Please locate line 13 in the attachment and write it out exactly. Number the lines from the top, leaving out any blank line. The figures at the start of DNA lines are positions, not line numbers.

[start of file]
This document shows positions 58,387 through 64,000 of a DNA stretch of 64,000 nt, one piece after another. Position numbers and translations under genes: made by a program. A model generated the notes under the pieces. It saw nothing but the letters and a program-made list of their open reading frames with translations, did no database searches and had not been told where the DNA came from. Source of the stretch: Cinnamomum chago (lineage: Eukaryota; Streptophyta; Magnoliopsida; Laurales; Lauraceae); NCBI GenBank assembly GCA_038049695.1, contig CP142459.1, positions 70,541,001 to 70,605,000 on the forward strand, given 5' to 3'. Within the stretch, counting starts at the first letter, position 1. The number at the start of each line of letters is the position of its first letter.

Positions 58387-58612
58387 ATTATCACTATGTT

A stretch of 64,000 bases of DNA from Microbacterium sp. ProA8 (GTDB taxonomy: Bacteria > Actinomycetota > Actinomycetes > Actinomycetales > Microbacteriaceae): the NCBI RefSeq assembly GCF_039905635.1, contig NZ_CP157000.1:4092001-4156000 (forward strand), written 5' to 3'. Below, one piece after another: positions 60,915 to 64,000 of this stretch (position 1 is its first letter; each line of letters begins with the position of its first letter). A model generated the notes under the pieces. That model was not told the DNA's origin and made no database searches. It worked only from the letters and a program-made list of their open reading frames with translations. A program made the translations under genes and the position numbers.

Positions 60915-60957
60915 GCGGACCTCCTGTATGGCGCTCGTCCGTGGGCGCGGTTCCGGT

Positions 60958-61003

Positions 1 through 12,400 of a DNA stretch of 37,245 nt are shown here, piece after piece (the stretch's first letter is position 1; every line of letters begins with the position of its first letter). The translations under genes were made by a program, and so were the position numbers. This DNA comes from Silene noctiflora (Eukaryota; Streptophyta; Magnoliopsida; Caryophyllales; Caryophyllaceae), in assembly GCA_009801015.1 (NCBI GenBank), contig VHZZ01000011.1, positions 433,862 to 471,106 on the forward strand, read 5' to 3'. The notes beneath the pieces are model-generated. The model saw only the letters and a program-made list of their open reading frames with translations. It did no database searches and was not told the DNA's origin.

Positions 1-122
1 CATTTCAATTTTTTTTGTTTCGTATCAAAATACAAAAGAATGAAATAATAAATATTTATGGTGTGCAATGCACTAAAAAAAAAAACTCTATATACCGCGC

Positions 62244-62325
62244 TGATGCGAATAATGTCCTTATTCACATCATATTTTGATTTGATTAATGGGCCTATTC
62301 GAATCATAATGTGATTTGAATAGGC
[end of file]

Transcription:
62301 GAATCATAATGTGATTTGAATAGGC